The importance of education – Let’s Learn Moor

Gareth Dockerty

Gareth Dockerty

Gareth is BASC’s upland officer. Having joined in 2016, his current role focuses on ensuring decision makers, stakeholders and the public understand the benefits of shooting for upland habitats and rural communities.

The Let’s Learn Moor initiative stemmed from a concern of a missing gap within our education system of a simple understanding of those that live, work and enjoy our beautiful uplands. The history and importance of some of Britain’s most stunning and iconic landscapes, on the doorstep of millions of children, is being slowly lost.

People live within upland communities across the country, yet can often have no relationship with their moorland or the people that help protect it. It can be seen as an open expanse that is viewed from afar or just driven through occasionally. So the aims of Let’s Learn Moor were very simple, provide a free education experience for children to access moorland, then learn about the habitats and species from the people and organisations who manage and protect it. For people to make balanced decisions about conservation, rural communities and landscapes they need to hear from all the key people involved, and this includes the shooting community.

The ban driven grouse shooting agenda has often sought to polarise the arguments and create a very simplistic “us and them” stance. However, Let’s Learn Moor shows that often organisations have the same aims and protection of the habits and species is at the top of all their objectives. Yes a water utility company, the police, fire brigade, gamekeepers, farmers or a bird watching club will have some differing priorities, but open communication and dialogue is the key, and our future decision makers will only make good decisions by understanding a balanced picture.

Let’s Learn Moor was kick-started in 2017 with a North Yorkshire Police grant and BASC legacy funding in the North York Moors, and involved a broad selection of partner organisations from day one.

Building on the success of the first two years, our third instalment saw over 1400 schoolchildren head up onto the moors and enjoy a full day of practical and fun education. Events took place simultaneously across seven regional locations including the North York Moors, Nidderdale, Lancashire, Peak District, Yorkshire Dales, Northumberland and Cumbria.

Let’s Learn Moor has come a long way in three years and is now a truly engaging project featuring over 30 partner organisations from gamekeepers and farmers, to national park and AONB authorities, conservation organisations and emergency services, plus key stakeholders like Yorkshire Water.  The weeklong celebration saw children enjoy practical lessons in fire safety and mountain rescue, learn about the history of farming and gamekeeping in these remote areas, and enjoy the iconic flora and fauna that inhabit them.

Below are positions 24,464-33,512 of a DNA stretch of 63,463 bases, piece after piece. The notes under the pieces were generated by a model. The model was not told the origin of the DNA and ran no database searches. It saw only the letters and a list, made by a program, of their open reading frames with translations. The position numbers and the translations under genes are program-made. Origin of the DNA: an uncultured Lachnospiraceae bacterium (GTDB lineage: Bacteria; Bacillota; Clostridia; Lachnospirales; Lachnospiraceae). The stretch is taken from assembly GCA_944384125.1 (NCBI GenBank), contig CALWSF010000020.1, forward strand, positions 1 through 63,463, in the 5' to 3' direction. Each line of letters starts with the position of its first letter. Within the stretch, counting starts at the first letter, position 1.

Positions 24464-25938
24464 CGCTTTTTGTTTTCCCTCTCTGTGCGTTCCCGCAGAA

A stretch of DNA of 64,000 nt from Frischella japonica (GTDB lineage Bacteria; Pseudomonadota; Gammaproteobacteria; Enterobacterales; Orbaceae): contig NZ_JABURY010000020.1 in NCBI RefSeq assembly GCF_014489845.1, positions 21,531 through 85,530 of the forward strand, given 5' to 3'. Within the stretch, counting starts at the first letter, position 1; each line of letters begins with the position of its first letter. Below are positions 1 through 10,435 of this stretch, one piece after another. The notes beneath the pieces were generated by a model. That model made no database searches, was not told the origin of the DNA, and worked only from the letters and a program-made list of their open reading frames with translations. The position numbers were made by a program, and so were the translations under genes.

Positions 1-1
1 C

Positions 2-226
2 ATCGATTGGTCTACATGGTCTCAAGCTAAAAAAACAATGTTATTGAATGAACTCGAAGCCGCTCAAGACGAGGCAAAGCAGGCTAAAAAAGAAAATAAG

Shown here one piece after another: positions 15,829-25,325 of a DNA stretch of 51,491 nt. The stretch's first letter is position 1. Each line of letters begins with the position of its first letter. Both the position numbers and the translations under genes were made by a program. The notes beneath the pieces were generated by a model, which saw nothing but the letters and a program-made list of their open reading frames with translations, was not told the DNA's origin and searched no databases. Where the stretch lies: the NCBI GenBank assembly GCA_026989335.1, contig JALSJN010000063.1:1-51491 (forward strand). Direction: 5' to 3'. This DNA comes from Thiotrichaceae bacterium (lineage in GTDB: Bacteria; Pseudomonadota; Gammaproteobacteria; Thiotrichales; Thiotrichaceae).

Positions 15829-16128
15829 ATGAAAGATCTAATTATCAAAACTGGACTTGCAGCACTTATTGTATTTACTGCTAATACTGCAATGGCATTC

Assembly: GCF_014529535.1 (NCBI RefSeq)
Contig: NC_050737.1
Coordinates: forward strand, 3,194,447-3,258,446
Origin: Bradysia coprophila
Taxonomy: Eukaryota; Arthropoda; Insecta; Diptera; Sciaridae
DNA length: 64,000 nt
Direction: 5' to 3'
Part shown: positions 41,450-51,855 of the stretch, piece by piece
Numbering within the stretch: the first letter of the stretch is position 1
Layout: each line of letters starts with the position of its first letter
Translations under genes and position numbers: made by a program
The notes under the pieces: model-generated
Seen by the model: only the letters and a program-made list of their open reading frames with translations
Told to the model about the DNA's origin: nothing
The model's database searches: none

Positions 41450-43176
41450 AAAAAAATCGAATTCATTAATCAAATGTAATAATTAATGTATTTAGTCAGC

The week was full of highlights but the moments that stands out the most were…

  • Watching a gamekeeper call over a grouse hen with her 5 chicks as the children watched on in amazement, this was preceded by a golden plover darting past the group, then finished off with a lapwing calling loudly overhead.
  • Speaking to local teachers who said they had never visited the moor on their doorstep, and had been inspired by the day to take the moor back into the class room to engage the children across multiple subjects.
  • Listening to Yorkshire Water explain to children that a healthy moor needs to balance the needs of water companies, conservation, the shooting community, farmers, forestry and visitors and it will be the children’s job to find the balance in the future years.

Our uplands are an asset and vital for so much of our lives that go on further down the valley. It is the primarily aim of Let’s Learn Moor to ensure that their importance is not forgotten.

The week was a massive logistical operation, but one that paid dividends once you saw the size of the childrens’ smiles. The event could not have taken place without the coordination of the regional moorland groups and the funding from the Moorland Association and Moorland Communities Trust.

My thanks goes out to all the groups for giving up their time to ensure the next generation has an improved connection to the uplands.

With more organisations keen to get involved there is a real sense of excitement about the initiative’s potential for further growth and outreach. Here is to 2020!